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January 14, 2015

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New sewage treatment consultations underway on the South Island

VICTORIA—Discussions and decisions are once again on the table about the future of sewage treatment in the Capital Regional District on south Vancouver Island. The communities of Colwood, Esquimalt, Langford and View Royal as well as the Songhees Nation have formed a Westside working group to look at sewage treatment options and they are seeking public input.

CUPE members and others who support publicly owned and operated sewage treatment have a number of options to get involved and be part of discussions.

In the short-term, you can fill out the brief online survey

While the options on the survey do not offer the opportunity to talk about keeping operations public as a priority, advocates of public sewage treatment can use survey sections allowing for additional comments to indicate support for public ownership and operation. More information about problems with privatization can be found below.

The public is also invited to attend one of the upcoming open houses and share your feedback about the importance of keeping sewage treatment services public. Details are below.

Date: Wednesday, January 14, 2015, 5 - 7pm
Location: Colwood City Hall, 3300 Wishart Road

Date: Tuesday, January 20, 2015, 5 - 7pm
Location: Langford City Hall, 2nd Floor, 877 Goldstream Avenue

Date: Wednesday, January 21, 2015, 5 - 7pm
Location: Esquimalt Municipal Hall, 1229 Esquimalt Road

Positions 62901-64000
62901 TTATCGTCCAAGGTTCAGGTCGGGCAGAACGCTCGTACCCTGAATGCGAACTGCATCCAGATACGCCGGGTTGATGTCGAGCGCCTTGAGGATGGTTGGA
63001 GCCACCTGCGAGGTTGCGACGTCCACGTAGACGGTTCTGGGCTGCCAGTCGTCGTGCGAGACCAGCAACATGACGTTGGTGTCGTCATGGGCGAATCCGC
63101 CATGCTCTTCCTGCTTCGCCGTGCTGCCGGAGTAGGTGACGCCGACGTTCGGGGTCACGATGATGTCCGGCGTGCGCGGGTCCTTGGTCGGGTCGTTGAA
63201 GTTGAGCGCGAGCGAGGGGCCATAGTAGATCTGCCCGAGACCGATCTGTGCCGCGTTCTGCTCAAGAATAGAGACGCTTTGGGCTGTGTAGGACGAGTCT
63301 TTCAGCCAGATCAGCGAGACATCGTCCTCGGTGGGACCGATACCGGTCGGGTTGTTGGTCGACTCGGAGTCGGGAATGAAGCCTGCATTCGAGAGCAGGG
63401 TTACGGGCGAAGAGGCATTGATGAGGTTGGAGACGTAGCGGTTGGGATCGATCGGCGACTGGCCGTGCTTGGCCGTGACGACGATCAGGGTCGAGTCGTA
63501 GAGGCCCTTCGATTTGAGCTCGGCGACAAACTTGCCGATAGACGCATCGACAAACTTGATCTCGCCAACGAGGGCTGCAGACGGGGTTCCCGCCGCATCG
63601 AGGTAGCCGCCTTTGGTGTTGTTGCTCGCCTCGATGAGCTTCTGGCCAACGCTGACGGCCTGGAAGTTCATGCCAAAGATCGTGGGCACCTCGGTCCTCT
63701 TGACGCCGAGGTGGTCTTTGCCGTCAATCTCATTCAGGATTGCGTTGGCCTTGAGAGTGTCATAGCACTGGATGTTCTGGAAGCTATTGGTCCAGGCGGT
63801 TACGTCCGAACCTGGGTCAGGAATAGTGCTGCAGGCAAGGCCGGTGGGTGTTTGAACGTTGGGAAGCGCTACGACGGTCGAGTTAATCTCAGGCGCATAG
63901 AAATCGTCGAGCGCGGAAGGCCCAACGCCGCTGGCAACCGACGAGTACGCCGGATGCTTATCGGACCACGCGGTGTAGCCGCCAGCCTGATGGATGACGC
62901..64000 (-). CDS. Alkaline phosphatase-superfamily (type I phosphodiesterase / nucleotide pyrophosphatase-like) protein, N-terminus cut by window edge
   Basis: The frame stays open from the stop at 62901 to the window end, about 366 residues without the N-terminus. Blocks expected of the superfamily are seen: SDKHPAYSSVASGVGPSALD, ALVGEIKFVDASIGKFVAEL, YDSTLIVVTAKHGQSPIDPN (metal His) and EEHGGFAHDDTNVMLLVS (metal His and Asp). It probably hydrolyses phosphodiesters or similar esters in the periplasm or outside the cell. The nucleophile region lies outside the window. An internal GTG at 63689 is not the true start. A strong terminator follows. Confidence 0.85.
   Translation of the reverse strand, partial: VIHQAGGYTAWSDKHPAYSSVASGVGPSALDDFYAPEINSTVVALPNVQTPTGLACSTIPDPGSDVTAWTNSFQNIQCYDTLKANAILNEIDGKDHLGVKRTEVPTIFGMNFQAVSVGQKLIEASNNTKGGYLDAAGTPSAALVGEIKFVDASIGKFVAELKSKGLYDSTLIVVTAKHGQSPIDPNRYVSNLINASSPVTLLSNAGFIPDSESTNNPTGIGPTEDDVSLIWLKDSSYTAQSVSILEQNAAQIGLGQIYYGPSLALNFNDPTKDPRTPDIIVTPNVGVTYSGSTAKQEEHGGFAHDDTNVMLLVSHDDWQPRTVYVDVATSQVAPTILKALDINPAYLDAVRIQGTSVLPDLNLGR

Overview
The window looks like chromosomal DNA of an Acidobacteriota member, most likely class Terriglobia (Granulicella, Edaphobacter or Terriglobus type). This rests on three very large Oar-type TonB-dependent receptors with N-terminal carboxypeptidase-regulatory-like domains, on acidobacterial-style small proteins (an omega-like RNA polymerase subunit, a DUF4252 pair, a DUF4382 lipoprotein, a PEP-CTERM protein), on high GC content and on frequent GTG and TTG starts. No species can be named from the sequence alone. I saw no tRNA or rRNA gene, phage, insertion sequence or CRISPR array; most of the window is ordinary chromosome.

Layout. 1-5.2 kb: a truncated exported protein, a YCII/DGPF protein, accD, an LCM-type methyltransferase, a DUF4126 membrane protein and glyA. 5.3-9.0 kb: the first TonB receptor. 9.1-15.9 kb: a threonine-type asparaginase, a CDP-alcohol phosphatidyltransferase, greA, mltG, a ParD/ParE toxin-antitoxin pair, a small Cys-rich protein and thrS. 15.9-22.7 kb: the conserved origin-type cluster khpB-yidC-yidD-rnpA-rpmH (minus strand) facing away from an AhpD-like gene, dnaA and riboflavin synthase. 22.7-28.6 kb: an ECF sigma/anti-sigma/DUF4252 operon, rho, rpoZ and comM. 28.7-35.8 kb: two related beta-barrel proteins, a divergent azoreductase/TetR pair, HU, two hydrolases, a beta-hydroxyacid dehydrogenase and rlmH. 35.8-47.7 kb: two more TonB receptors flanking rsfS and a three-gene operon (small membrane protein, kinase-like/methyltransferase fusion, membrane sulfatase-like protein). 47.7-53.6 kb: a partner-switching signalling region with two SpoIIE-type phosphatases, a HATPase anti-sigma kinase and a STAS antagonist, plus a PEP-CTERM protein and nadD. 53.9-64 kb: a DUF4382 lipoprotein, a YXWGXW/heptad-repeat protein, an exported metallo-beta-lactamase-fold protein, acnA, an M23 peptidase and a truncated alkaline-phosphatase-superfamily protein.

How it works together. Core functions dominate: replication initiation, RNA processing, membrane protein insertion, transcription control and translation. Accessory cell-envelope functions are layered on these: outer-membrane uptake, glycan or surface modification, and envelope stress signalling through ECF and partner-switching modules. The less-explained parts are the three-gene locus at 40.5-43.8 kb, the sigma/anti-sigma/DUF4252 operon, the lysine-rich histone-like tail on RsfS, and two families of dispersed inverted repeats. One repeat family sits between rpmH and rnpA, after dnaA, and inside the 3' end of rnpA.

Date: Thursday, January 22, 2015,5 - 7pm
Location: Songhees Nation Wellness Centre, 1100 Admirals Road

Date: Thursday, January 29, 2015, 5 - 7pm
Location: View Royal Town Hall, 45 View Royal Avenue

Why public ownership and operation matters

There are many arguments in favour of public ownership and operation.

  • Privatization costs more. Public-private partnerships or P3s are a taxpayer rip-off. They cost more than public operation. Private corporations take on P3 projects to make money. They answer to shareholders, not the public or taxpayers. Private financing costs more and the “mark up” for taking on risk and meeting profit targets adds significantly to the cost of P3 projects. British Columbia’s new Auditor General, Carol Bellringer recently offered strong evidence of this in her annual report where she found that government is paying nearly twice as much for borrowing through P3s as it would if it borrowed the money itself.

  • Taxpayers “run the risk” in the end. If things go wrong, private corporations can walk away. Government and taxpayers cannot. We end up with the problem and ultimately pay to clean up the economic and sometimes, environmental mess.

  • P3S lock us into decades-long contracts. They lock our local governments and communities in to 30-or-more -year contracts. This limits current and future generations having a say in a key part of their community. Multi-decade contracts also limit how flexible our communities can be in terms of using new technologies or responding to new information – as they are locked into long contracts, which often involve old technology.

  • P3 deals are very complex and secretive. P3 deals are secretive and negotiated behind closed doors. By the time they are finished, the contracts are huge and incomprehensible even to the staff of cities that are “purchasing” the service.

  • Lose local jobs. With P3s jobs often go to big corporations and we lose local investment, tax resources and jobs. We want local government to be able to offer the next generations challenging jobs that pay decently and allow the students of today to stay in our communities and have successful careers. Investing in public services is part of that.

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